Sign in to follow this  

textures textures textures :)

This topic is 2008 days old which is more than the 365 day threshold we allow for new replies. Please post a new topic.

If you intended to correct an error in the post then please contact us.

Recommended Posts

ok i want to start making a game. i have my geometry raring to go. i just need to texture them which i can, but before proceeding i would like to ask you guys what is the most legit texture file type being used in most legit games? like jpeg, ppm, tga for example. what the verdict? thanks

Share this post


Link to post
Share on other sites
.DDS is sort of an industry standard. Supports compression + mipmaps. Other than that, I see .TGA widely used, as well as .PNG.

Share this post


Link to post
Share on other sites
DDS is good, yes. It's lossy for sure, but like FLeBlanc said it can contain a full mipmap chain, and you can load it directly into your GPU's video RAM via the appropriate API calls without needing to go through any intermediate software stages.

Share this post


Link to post
Share on other sites
I suggest also DDS or PNG. But maybe you can use something else... DDS and PNG are not the only ones, but the compfortables and often used ones in the industrie :D

Share this post


Link to post
Share on other sites
The dds format can be uploaded in a compressed state and decompressed by the graphics hardware, whereas .png will need to be decompressed at the cpu/graphics driver end and uploaded as raw bitmap data, which consumes more bandwidth.

That said, I'm currently using .png, as it is easier to manipulate during development. When I'm closer to release I'll convert them all to .dds and see if it makes a difference to performance at all.

Share this post


Link to post
Share on other sites
[quote name='mhagain' timestamp='1342644613' post='4960647']
DDS is good, yes. It's lossy for sure, but like FLeBlanc said it can contain a full mipmap chain, and you can load it directly into your GPU's video RAM via the appropriate API calls without needing to go through any intermediate software stages.
[/quote]

DDS isn't necessarily lossy. DXT compression is lossy, but with DDS images, you have the option of using either that or storing them in an uncompressed format. :)

I'd recommend experimenting with it a bit, as with some maps, this compression isn't a problem, and in others it is. For instance, DXT compressed normal maps tend to have quite ugly artefacts when used in game, but it's much less significant in DXT compressed albedo maps.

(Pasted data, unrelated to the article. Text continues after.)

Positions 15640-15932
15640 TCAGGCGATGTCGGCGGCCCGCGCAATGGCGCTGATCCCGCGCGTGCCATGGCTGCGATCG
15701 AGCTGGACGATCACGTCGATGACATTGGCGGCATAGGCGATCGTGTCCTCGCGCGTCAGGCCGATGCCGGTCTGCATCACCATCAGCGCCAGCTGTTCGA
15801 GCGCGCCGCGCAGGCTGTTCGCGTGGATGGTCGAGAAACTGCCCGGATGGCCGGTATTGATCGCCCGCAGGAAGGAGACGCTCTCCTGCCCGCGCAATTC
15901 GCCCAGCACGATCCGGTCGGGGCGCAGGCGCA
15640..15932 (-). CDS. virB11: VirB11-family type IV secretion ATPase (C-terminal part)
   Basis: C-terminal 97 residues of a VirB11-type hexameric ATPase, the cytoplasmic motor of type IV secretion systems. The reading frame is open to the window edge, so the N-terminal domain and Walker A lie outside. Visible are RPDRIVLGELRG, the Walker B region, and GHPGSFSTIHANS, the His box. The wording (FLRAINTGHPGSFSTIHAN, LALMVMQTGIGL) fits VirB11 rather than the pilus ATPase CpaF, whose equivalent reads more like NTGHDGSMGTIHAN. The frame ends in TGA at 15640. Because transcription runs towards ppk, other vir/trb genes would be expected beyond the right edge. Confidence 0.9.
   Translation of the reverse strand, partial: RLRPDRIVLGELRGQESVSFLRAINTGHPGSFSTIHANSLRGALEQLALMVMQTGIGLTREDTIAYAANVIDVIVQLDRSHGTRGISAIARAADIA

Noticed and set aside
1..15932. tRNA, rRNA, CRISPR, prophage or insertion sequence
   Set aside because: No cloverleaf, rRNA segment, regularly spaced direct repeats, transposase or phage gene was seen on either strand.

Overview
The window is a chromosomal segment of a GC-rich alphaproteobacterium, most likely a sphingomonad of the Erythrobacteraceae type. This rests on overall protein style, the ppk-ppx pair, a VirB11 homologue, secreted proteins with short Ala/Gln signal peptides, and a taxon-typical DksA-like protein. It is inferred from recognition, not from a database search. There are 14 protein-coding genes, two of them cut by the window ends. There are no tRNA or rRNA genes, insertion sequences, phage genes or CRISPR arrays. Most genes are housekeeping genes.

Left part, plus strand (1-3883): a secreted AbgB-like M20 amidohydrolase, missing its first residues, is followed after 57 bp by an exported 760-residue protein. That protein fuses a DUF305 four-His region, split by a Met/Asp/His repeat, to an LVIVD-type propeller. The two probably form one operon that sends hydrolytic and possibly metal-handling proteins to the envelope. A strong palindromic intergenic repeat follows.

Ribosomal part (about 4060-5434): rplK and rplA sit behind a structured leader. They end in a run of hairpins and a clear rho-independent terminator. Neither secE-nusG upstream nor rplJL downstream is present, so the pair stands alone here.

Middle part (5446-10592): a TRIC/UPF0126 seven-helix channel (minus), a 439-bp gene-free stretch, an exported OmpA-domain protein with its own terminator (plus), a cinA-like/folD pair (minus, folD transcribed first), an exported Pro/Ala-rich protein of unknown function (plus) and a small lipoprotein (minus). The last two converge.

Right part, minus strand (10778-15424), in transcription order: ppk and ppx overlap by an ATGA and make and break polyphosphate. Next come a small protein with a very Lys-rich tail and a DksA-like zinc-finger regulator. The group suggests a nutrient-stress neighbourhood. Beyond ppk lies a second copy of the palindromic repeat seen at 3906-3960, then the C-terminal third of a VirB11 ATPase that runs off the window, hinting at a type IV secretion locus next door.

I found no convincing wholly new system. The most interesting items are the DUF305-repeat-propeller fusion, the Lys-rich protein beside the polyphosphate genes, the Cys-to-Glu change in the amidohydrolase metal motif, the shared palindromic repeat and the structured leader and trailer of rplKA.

Share this post


Link to post
Share on other sites
The benefit of compressed DDS is that it saves memory - thus saving bus bandwith - and that can give you a major performance boost. Modern hardware can very efficiently decompress the data on the fly during sampling.

DDS can, of course, contain uncompressed data too, in case you want to maintain perfect fidelity in some art. Edited by Nik02

Share this post


Link to post
Share on other sites
[quote name='lemming77' timestamp='1342682060' post='4960821']
[quote name='mhagain' timestamp='1342644613' post='4960647']
DDS is good, yes. It's lossy for sure, but like FLeBlanc said it can contain a full mipmap chain, and you can load it directly into your GPU's video RAM via the appropriate API calls without needing to go through any intermediate software stages.
[/quote]

DDS isn't necessarily lossy. DXT compression is lossy, but with DDS images, you have the option of using either that or storing them in an uncompressed format. [img]http://public.gamedev.net//public/style_emoticons/default/smile.png[/img]

I'd recommend experimenting with it a bit, as with some maps, this compression isn't a problem, and in others it is. For instance, DXT compressed normal maps tend to have quite ugly artefacts when used in game, but it's much less significant in DXT compressed albedo maps.
[/quote]
True that, and good advice.

Share this post


Link to post
Share on other sites
Generally speaking you want to keep your source data in a non-lossy format - PNG and TGA are popular formats.

After that DDS is a simple container format to use which, as others have said, can contain DXT/BC compressed data as well as uncompressed data (such as RGBA8, L8 and other formats), mipmap chains, cube maps and 3D textures. The texture data in this container format can just be passed directly to the GPU and used 'as is' which is why it is used in professional development (note: they might not use DDS as is. For example our pipeline takes a TGA source data, compresses it to DDS and then runs a final step which splits it into a 'header' and 'data' file. The former is used to contain information about the texture, the latter is the texture data).

As to what compression is used on what texture; well that depends on the texture itself. Some might work well with DXT1 (BC1), others need DXT5 (BC3) and if you are targetting DX11 you can use the newer BC (block compression) formats. One of which has a higher quality mode and the other supports HDR data (BC6 and BC7). Normal maps can be compressed with varying quality depending on your requirements.

Share this post


Link to post
Share on other sites
Sign in to follow this